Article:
Ver. 15. Dedan. Septuagint, “Rhodians;” or rather Arabs are meant, ver. 20. They might receive ivory from Ethiopia. — Teeth. Hebrew, “horns or tusks,” which the elephant casts every year. The ivory is less brittle, 3 Kings x. 18. (Calmet) — Ebony; a hard black wood, like horn. (Bochart)
Ver. 16. Syrian: always much addicted to commerce. (St. Jerome) — Septuagint read Adam for Aram, as if the traffic in men was meant: (Calmet) “ivory, and to those who brought, thou gavest thy rewards. (16) Men of thy traffic,” &c. (Haydock) — Linen. Hebrew buts, “silk” extracted from the pinna fish, 1 Paralipomenon xv. 27. Silk. Hebrew ramoth, may rather denote unicorns, Job xxviii. 18. (Calmet) — Chodchod. It is the Hebrew name for some precious stone, but of what kind in particular, interpreters are not agreed. (Challoner) — Some say the carbuncle, &c. St. Jerome renders it the jasper, Isaias liv. 12. (Worthington) — Here he confesses he knows not the meaning. (Calmet)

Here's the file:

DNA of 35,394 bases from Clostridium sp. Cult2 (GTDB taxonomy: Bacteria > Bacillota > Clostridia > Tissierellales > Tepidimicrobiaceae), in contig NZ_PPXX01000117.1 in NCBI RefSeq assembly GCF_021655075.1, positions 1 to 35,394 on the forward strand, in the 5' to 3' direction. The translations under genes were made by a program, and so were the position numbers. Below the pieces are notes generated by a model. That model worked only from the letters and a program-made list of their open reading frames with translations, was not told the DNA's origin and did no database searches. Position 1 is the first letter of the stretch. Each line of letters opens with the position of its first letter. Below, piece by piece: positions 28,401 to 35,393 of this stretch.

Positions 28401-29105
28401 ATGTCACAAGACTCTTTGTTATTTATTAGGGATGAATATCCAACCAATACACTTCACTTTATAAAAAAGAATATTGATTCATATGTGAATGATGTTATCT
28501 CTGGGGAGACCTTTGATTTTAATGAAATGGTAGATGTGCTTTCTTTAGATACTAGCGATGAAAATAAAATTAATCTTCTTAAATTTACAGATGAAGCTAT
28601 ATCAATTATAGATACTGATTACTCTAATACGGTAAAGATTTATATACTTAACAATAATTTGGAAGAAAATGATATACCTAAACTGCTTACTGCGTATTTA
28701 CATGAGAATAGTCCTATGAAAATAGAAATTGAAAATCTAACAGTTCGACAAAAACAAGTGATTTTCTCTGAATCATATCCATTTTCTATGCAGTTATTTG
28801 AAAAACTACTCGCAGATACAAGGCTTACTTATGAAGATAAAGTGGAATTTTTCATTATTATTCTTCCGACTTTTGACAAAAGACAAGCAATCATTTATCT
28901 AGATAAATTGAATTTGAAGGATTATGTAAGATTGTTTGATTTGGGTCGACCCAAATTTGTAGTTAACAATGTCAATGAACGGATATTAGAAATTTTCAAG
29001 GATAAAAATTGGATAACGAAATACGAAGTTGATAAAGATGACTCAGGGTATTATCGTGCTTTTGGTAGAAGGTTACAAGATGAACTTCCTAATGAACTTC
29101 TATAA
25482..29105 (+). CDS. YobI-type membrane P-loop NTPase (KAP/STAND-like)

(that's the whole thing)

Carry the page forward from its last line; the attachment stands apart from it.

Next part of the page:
Ver. 17. Rosin. Our version generally renders this, balm. (Haydock) — It was much used to heal, Jeremias viii. 22., and Genesis xxxvii. 25.
Ver. 18. Rich. Hebrew Chelbon; perhaps the city Chelba, Judges i. 31. The kings of Persia used this wine, and planted vines at Damascus on purpose.
Ver. 19. Dan: the citizens of Peneas, the tribe of Dan was in captivity. Grotius places these nations in Zeilan, (Calmet) or Ceylon. (Haydock)
Ver. 20. Seats, such as the Turks still use, or to throw over horses instead of saddles.
Ver. 23. Haran, or Charę, famous for the residence of Abraham and the defeat of Crassus. — Eden, the province where Paradise was situated.
Ver. 24. Cords, in boxes, which had then no locks.
Ver. 25. Sea. Hebrew Tharsis, in Cilicia; or large, and fit for long voyages. Thine were the best. (Calmet)
Ver. 26. South. Hebrew kodim, (Haydock) “eastern,” or rather “burning,” here means Nabuchodonosor, who came from the north, (chap. xxvi. 7.; Calmet) or east. The fall of Tyre is described as a shipwreck. (Haydock)
Ver. 30. Ashes. They followed the same customs as the Jews. (Calmet) — The latter were ordered to avoid cutting the hair, like them; yet did so, Deuteronomy xiv., and Isaias xxii. 22. (Worthington)
Ver. 36. Hissed, through pity and astonishment. (Calmet)
Bible Text & Cross-references:
A description of the glory and riches of Tyre: and of her irrecoverable fall.
1 And *the word of the Lord came to me, saying: